Is my ire misplaced? Perhaps, I do abide by the old credo of the gentleman in that he is never rude except on purpose; but consider that the Merlin of this Arthurian quest for a grail is not only aware of this aberrant version, but approved of it, calling the suggestions “far superior to [Cuaron’s] Gravity”. Come again?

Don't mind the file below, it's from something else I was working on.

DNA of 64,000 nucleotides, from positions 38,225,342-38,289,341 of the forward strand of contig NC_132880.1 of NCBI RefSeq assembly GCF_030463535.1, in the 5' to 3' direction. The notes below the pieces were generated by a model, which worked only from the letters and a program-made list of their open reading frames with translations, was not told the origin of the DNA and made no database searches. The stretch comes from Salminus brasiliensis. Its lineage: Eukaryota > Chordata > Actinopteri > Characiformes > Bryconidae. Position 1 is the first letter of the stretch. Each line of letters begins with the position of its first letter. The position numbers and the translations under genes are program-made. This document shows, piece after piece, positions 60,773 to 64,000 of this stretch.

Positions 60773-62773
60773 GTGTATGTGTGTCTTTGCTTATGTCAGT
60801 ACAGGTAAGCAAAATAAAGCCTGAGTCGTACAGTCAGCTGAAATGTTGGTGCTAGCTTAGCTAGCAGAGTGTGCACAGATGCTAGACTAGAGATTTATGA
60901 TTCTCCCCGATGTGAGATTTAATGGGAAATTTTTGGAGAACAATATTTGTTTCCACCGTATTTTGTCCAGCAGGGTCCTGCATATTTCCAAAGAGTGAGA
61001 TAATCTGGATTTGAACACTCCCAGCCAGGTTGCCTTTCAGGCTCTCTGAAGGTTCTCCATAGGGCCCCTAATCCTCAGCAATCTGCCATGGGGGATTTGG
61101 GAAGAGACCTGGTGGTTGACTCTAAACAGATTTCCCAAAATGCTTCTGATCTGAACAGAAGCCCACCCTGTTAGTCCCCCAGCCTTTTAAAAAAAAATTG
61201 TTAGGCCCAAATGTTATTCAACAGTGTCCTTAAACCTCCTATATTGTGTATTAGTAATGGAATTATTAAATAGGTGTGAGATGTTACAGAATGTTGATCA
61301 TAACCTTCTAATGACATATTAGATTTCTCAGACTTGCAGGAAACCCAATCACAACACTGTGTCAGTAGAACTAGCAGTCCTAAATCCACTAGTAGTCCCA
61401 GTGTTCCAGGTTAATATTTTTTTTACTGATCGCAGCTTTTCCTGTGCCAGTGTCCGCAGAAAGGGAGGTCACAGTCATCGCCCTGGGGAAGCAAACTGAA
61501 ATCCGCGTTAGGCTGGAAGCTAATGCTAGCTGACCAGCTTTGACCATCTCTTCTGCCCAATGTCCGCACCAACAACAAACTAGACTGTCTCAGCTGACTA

If I seem mad as hell it’s because I am. This system piques my antagonism because its fundamental precepts are so galling and infantalizing to both scripts and their authors. It offers as the only legitimate tool for expression a totalitarian vision of creativity; a system that requires all modes of creative expression be submitted to the mind-forged manacles of a capitalist screen-writer—one who believes with a conviction as genuine as it is maddening that his system is a guaranteed, foolproof means of story-telling. Yet the belief contains within itself its own damning critique, since only a fool would believe in such a proof, let alone in its necessity. It reminds me of the incipient era of ancient Greek drama. This heterodoxy was decried at first (two voices?!), celebrated for a time, then later guffawed as passé (only two voices?) all within the span of roughly twenty years as the field of Greek drama underwent enormous changes in form, style and composition. The proscriptions existed insofar as they remained the best and most efficient way to communicate a story to an audience. Imagine if the playwrights had stopped their cultivation at any point and declared whatever arbitrary moment they had decided to mark the ultimate and final form of the art? Thankfully this never happened, and the later Roman playwrights, inspired by their Hellenic antecedents, pushed the art further, incorporating new methods and new modes of narrative expression. The key distinction between their cultivation and that of today is that the innovations came as a means of communicating something, in much the same way that the innovation of sound in film enabled new forms of dramatic storytelling, or colour photography, both of which added to the artistic toolkit.